Eyeing China, Pentagon asks Congress to boost funds for Pacific forces

The report warns of China’s rapid military buildup, and the increasing pressure on countries in the region to bend to its will. It follows a concerted push by the Pentagon in recent weeks to expand American military influence in the region, including a flurry of new deals with regional partners. Defense Secretary Lloyd Austin recently traveled to Manila to announce an agreement with the Philippines giving the U.S. increased access to bases there, and the Marine Corps in January activated a new base on Guam.

“The security environment in the Indo-Pacific is becoming more dangerous and defined by an increasing risk of confrontation and crisis,” according to the report. “The strategic competition with the U.S. now encompasses all domains to include efforts to coerce our strongest allies in an attempt to dominate the region.”

Posture and presence: The biggest slice of the request, $10.8 billion, would fund the Guam Defense System, replacing a Federal Aviation Administration radar in Hawaii, space tracking and sensors, missiles and other classified space and cyber programs.

Those systems would form the backbone of a sensing and tracking architecture across the Pacific, feeding into a network of precision long-range weapons launched from air, land and sea, allowing commanders near real-time targeting information.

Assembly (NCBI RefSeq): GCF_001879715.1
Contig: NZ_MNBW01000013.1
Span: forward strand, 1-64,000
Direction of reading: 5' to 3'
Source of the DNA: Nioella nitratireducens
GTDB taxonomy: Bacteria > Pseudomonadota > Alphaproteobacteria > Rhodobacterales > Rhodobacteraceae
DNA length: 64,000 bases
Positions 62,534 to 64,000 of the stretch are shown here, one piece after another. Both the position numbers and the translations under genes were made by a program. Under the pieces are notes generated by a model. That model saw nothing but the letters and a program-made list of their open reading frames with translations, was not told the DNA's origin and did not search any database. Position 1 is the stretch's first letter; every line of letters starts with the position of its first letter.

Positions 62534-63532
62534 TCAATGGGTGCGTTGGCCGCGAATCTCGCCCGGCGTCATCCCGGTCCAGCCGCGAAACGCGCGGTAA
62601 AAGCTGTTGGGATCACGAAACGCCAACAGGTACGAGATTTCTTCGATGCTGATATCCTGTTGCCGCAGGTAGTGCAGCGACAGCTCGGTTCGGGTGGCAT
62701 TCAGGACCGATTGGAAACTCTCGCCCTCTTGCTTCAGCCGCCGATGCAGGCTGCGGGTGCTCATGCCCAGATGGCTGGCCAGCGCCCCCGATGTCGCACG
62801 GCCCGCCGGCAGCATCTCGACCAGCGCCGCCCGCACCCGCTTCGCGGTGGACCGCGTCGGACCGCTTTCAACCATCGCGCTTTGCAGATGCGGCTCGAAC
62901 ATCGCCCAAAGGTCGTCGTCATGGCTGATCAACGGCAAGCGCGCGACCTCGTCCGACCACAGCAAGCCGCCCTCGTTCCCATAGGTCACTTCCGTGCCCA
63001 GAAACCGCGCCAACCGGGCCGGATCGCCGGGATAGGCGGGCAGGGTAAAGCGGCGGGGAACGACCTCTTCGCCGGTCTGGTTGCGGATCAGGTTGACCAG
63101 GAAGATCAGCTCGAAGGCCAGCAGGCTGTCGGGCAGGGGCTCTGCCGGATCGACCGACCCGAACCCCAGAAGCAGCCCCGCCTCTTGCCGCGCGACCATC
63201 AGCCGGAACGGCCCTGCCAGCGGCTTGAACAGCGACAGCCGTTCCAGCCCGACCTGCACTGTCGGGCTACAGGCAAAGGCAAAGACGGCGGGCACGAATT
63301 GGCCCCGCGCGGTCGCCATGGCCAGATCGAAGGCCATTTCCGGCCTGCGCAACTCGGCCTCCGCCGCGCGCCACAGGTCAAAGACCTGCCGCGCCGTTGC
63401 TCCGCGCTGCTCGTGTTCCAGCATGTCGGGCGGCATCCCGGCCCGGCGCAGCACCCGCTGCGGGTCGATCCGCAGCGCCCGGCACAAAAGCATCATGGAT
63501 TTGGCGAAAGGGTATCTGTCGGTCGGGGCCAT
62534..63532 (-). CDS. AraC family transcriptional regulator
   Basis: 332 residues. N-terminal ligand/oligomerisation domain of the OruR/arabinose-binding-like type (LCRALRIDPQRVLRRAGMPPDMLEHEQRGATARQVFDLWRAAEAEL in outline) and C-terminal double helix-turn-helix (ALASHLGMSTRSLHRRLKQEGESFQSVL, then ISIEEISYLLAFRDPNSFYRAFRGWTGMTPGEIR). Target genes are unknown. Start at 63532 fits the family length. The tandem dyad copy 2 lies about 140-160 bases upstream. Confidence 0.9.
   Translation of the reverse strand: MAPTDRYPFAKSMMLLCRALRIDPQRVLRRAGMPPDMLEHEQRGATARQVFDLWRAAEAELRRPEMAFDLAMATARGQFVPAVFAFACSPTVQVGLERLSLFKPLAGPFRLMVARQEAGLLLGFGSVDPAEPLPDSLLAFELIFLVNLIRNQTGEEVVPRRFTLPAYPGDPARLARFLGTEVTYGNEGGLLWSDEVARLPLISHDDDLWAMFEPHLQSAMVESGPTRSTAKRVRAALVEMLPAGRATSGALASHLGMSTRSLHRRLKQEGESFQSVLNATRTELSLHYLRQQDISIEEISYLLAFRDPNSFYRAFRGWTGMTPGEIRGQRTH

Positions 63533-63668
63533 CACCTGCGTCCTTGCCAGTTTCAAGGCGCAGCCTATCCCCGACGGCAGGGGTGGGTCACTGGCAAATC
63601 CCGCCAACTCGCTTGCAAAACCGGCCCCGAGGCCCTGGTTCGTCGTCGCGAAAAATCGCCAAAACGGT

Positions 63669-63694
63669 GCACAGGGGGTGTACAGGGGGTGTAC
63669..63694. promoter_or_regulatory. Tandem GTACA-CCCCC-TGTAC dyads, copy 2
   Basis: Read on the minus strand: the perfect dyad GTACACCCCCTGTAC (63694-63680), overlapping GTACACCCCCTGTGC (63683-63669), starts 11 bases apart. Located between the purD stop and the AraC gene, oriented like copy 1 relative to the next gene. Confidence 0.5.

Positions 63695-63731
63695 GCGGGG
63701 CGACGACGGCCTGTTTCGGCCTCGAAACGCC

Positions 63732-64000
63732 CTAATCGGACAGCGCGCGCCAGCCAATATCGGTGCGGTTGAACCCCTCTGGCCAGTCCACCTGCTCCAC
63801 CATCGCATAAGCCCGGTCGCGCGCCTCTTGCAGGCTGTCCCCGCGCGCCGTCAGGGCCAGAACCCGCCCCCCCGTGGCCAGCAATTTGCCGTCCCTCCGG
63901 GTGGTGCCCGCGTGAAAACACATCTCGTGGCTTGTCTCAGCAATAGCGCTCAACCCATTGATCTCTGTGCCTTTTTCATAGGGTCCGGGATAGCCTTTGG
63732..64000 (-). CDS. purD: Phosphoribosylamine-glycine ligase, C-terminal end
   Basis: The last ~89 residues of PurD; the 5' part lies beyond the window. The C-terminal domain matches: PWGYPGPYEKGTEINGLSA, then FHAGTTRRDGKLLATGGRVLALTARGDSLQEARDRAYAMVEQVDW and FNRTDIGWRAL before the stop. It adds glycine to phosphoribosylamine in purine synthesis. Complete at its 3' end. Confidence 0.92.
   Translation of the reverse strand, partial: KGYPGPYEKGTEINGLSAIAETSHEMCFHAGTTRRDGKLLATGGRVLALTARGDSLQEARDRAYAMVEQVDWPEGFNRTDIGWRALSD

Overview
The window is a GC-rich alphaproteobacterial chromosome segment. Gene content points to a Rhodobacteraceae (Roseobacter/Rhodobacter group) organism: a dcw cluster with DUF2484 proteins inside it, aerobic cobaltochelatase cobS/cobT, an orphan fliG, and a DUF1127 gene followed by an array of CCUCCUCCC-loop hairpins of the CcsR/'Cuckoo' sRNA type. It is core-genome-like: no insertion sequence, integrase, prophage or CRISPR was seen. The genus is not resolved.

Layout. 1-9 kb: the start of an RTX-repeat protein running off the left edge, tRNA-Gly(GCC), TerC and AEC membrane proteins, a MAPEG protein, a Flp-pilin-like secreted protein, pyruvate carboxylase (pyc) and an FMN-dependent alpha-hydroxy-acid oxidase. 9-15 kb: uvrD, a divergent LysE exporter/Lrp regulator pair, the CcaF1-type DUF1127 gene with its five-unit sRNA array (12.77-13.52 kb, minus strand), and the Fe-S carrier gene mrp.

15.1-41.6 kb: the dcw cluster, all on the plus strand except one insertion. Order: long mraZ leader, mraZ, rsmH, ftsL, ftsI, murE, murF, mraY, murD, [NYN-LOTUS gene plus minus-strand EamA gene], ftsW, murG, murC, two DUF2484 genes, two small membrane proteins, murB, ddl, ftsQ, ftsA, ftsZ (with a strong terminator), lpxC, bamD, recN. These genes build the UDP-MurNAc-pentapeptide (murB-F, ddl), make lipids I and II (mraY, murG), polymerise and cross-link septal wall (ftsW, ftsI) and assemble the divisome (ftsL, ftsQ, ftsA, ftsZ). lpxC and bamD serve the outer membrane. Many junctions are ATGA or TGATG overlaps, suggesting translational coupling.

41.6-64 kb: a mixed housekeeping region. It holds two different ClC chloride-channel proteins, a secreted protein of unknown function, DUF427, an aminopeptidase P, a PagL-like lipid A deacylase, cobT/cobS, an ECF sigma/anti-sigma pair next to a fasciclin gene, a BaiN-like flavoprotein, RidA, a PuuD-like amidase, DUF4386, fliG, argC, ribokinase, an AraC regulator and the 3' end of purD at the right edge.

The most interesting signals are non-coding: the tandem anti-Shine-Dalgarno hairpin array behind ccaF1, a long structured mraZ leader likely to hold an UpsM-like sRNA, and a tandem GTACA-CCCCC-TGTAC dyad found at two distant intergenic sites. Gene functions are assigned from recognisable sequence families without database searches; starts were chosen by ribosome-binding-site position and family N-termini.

Building a new radar and defense system on Guam, which is a landing pad for the U.S. military’s activity in the region, has been an Indo-Pacific Command priority for years.

Logistics and maintenance: The request also calls for $35 million to improve logistics, maintenance, and pre-position fuel, munitions and material.

Innovation and experimentation: The report also prioritizes innovation, experimentation and training that would include $1.1 billion for new technology such as artificial intelligence.

This initiative would fund a network of live, virtual and constructive training ranges, simulation centers and mobile training support systems.

The plan includes $50 million to use an artificial intelligence planning and wargaming tool, called Stormbreaker, which incorporates machine learning analytical tools. This would allow Indo-Pacific Command to alter plans quickly and incorporate changes based on new technologies.

Infrastructure improvements: The analysis includes $2.3 billion for military construction, architectural and engineering services.

New facilities outlined in the report are aircraft hangars, satellite communications buildings and storage buildings.

Allies and partners: The report includes $696 million that would fund information-sharing projects for allies and partners.

Specifically, this includes a new initiative to assist Pacific island countries with technical analysis of climate change, illegal, unreported and unregulated fishing, and transnational crime.

Manpower: The report includes $373 million for manpower needs that range from staffing headquarters to joint task forces.